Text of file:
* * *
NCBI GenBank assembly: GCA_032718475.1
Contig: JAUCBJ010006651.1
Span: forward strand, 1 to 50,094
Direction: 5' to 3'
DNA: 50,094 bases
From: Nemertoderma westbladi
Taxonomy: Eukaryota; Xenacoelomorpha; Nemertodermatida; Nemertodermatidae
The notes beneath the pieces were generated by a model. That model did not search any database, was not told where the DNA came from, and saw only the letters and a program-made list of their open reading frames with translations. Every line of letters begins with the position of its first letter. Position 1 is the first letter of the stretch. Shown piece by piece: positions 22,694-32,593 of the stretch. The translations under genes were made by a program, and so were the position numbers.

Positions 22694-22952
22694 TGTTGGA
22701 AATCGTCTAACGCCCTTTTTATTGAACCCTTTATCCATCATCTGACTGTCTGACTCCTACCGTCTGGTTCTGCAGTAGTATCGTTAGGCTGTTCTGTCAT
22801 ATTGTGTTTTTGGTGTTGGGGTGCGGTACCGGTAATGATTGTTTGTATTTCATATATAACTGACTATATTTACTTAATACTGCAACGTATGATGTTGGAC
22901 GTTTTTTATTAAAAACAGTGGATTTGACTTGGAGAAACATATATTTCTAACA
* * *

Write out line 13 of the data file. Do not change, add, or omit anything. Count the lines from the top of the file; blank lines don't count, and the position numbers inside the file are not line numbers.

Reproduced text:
22901 GTTTTTTATTAAAAACAGTGGATTTGACTTGGAGAAACATATATTTCTAACA